Pretexting Prevention

  • Educate employees on pretexting techniques like urgency, impersonation of roles, or falsified situations. Train them to question unusual requests.
  • Implement formal request processes for access, data sharing, payments etc. Documents should come from known aliases on company domains.
  • Limit employee access to sensitive customer data on a need-to-know basis. Restrict by role, IP address, devices. Monitor access.
  • Verify identities over phone using employee badge ID before providing any information.

Also Read: Risk And Compliance Ultimate Guide: How To Manage Your Operations, Risks, And Compliance Obligations Effectively

Also Read: Cybersecurity :10 Ways To Identify A Cyber Attack And How To Protect Yourself

Baiting

Baiting tricks victims into opening infected external drives, email attachments, etc. which launches malware once accessed. The “bait” exploits human curiosity or greed.

Baiting relies on tempting offers like free devices, pirated software, videos, e-books on infected USB drives left in public areas or mailed to targets. Drops often timed during layoffs. Exploits human curiosity.

  • USBs contain malware that auto-runs on insertion spreading across systems. Ransomware a frequent payload.
  • Disguises USBs as corporate devices or offers free things to encourage insertion into computers. Counts on natural human curiosity.

Baiting Prevention

  • Train employees to never insert unfamiliar USBs or devices. Report any suspicious unlabeled devices.
  • Use group policies to disable USB ports, control approved external devices, and prevent unauthorized software installations.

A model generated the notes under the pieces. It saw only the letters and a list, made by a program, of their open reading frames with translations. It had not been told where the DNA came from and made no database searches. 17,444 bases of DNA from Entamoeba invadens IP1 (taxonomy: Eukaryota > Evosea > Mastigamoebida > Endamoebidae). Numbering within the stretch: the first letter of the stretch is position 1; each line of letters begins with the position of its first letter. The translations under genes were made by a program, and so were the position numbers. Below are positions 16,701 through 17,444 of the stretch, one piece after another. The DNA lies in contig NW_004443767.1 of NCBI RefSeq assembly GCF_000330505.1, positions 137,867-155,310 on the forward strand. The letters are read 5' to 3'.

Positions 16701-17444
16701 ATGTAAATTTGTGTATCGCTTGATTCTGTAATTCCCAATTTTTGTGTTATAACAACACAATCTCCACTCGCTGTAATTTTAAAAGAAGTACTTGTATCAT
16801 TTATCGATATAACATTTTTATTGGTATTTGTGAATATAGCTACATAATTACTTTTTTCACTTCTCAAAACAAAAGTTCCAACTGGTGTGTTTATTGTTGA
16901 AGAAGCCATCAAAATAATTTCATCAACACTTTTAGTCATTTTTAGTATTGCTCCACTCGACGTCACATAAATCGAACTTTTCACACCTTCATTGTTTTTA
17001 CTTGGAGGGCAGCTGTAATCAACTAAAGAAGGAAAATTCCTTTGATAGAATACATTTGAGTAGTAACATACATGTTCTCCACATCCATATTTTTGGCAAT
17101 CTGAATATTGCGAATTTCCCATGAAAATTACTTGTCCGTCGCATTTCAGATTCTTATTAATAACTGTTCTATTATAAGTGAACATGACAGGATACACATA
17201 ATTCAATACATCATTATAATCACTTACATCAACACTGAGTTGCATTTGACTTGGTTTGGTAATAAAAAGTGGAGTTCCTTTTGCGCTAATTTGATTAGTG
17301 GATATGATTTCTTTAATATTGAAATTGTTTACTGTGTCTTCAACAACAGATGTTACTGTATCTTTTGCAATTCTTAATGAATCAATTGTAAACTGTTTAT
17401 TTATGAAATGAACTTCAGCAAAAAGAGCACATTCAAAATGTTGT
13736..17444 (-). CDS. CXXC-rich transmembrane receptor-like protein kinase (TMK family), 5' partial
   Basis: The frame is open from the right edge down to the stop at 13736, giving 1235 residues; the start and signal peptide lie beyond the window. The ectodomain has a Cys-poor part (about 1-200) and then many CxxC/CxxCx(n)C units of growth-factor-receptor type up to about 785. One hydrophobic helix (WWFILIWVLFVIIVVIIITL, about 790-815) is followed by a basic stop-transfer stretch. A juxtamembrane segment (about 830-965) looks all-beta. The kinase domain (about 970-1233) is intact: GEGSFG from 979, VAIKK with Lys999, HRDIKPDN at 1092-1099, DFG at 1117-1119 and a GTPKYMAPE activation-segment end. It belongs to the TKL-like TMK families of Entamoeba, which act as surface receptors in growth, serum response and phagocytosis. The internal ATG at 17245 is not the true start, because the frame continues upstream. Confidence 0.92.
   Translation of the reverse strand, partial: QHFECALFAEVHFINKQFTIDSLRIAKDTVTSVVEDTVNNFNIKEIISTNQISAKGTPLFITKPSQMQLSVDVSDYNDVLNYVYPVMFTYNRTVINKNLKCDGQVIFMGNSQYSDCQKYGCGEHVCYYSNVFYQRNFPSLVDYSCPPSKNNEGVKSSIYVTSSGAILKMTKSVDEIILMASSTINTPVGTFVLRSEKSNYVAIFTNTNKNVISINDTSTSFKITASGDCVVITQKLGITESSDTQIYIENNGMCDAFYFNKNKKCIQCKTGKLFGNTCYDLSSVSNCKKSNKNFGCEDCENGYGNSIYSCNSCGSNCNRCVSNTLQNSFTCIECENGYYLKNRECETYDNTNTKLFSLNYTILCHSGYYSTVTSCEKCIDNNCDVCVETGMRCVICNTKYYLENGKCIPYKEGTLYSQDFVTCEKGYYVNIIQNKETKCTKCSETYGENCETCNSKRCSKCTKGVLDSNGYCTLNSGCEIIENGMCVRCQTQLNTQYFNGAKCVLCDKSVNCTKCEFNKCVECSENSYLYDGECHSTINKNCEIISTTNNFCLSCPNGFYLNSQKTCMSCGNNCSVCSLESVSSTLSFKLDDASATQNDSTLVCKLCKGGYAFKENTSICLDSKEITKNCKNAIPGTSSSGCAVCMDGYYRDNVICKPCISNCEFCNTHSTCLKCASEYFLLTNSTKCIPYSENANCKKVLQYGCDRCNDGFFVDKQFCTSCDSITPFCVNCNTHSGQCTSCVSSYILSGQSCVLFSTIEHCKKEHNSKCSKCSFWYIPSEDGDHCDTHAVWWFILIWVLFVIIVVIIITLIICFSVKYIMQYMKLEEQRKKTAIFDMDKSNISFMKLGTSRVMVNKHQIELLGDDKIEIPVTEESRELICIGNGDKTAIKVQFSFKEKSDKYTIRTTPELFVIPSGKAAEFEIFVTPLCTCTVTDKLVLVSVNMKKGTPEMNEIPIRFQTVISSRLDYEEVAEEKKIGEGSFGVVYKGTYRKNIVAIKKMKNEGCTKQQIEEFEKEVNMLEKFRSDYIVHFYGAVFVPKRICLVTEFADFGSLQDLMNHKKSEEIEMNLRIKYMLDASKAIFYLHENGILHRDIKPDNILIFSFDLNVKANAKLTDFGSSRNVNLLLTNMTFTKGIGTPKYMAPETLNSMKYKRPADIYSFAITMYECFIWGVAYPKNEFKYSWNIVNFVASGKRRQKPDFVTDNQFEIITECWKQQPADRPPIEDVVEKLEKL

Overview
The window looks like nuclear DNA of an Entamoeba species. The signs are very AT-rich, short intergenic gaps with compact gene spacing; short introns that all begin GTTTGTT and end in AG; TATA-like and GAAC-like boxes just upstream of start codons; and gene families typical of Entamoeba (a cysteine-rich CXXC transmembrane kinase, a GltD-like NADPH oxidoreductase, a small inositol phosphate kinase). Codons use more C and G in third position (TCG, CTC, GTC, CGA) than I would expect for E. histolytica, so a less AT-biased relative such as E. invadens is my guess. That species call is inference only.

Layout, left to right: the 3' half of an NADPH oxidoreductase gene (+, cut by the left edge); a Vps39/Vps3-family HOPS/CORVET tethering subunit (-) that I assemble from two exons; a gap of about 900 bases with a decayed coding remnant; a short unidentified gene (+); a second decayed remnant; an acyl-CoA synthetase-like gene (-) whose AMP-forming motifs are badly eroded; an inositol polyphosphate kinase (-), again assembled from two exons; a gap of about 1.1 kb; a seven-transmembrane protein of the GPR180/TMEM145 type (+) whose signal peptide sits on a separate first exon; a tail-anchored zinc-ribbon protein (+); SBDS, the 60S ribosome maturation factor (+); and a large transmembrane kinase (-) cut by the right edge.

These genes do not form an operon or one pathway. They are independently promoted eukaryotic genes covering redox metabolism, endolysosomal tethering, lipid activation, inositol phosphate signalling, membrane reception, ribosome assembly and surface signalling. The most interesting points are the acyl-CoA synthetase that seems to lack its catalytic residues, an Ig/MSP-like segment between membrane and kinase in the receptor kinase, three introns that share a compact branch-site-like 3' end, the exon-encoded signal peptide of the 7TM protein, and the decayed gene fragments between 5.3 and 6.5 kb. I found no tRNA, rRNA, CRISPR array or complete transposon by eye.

• Mandate antivirus scans of removable media if use is permitted. Block executable files.
  • Physically disable USB ports or fill with epoxy on systems storing sensitive data to prevent infection.

Quid Pro Quo

Quid pro quo offers a benefit in exchange for information or access. The “quid” lowers the victim’s guard to accept the “quo”.

Quid pro quo tempts employees to give up something in return for an enticing offer.

  • May offer bonuses, promotions, or gifts like free electronics, event tickets in exchange for data, access, passwords etc.
  • Attacker may pose as fellow employee or insider even using collaborators to make the offer more legitimate.
  • Exploits natural human tendency to want something for nothing. Lowers defenses with a compelling benefit.

Quid Pro Quo Prevention

  • Educate staff on policies prohibiting unauthorized sharing of data/access even if offered incentives. Report such attempts.
  • Require manager attestation before authorizing new software, devices, building access etc. to prevent rogue quid pro quo.
  • Prohibit employees from installing unauthorized software, apps or services on company devices or networks without vetting.

Tailgating

Tailgating is when someone physically follows an employee into a restricted entry point or searches for unlocked doors to access restricted areas.

Tailgating physically follows right behind a legitimate employee to access restricted areas.

  • Waits outside secure doors like parking garages, server rooms then quickly slips through behind an employee before doors close.
  • May pretend to have forgotten their badge if questioned. Tailgaters often dress like employees and exude confidence.